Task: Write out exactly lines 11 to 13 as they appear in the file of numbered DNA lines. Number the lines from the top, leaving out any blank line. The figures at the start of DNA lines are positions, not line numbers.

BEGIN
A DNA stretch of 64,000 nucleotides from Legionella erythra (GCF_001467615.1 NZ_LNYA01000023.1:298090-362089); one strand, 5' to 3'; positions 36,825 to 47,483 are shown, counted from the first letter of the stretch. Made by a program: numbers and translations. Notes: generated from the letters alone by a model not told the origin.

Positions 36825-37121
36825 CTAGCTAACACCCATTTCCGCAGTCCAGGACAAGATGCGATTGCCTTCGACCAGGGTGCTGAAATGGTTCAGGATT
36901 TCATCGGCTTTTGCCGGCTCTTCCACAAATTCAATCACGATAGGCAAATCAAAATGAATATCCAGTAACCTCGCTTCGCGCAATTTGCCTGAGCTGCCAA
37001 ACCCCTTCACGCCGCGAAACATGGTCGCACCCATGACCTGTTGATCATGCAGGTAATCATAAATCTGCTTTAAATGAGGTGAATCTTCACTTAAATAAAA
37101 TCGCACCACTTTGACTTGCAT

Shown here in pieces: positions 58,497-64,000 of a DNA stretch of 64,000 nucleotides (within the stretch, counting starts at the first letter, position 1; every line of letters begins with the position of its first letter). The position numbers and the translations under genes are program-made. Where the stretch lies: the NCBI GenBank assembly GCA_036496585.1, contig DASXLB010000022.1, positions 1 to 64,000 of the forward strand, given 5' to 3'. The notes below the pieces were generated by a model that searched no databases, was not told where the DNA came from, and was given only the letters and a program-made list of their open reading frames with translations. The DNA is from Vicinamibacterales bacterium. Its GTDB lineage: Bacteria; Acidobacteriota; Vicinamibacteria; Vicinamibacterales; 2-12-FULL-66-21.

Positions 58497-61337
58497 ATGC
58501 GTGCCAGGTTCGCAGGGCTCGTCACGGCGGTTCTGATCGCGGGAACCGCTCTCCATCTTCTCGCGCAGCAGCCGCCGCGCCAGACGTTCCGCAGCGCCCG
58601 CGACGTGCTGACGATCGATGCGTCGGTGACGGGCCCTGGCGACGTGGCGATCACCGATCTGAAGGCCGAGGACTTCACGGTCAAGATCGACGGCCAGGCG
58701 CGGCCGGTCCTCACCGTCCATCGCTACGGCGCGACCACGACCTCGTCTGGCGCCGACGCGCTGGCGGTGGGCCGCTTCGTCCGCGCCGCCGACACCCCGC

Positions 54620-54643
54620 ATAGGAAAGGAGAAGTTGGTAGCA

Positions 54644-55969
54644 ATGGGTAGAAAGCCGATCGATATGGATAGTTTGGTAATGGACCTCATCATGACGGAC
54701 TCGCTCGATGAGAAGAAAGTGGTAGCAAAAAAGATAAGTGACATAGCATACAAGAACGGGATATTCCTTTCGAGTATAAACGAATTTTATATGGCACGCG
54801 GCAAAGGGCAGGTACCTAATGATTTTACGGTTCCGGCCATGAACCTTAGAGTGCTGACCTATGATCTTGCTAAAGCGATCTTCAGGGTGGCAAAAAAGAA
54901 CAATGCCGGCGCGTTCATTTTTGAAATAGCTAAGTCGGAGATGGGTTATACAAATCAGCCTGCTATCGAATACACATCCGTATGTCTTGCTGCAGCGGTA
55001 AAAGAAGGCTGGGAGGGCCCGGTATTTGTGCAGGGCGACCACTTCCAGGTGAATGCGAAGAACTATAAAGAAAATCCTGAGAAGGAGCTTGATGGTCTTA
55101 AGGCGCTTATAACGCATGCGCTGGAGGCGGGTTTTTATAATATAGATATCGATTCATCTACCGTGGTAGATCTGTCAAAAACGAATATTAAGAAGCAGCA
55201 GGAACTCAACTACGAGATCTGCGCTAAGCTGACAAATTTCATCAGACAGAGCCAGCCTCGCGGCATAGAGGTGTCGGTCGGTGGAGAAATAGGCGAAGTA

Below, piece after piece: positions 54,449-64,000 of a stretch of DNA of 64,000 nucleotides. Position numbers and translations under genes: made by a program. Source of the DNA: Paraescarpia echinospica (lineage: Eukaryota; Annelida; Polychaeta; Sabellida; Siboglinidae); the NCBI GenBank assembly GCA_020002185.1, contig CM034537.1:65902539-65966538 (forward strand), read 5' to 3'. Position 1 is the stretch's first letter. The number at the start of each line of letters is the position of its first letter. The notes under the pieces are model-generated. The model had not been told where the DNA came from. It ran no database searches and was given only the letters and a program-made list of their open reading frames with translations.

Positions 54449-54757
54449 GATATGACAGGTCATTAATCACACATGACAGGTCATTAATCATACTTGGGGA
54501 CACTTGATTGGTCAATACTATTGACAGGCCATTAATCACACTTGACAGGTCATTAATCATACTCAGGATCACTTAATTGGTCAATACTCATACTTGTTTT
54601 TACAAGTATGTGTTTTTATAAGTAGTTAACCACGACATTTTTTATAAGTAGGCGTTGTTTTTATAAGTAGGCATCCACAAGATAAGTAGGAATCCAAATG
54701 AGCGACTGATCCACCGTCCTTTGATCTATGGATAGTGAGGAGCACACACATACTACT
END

58601 CGACGTGCTGACGATCGATGCGTCGGTGACGGGCCCTGGCGACGTGGCGATCACCGATCTGAAGGCCGAGGACTTCACGGTCAAGATCGACGGCCAGGCG
58701 CGGCCGGTCCTCACCGTCCATCGCTACGGCGCGACCACGACCTCGTCTGGCGCCGACGCGCTGGCGGTGGGCCGCTTCGTCCGCGCCGCCGACACCCCGC

Positions 54620-54643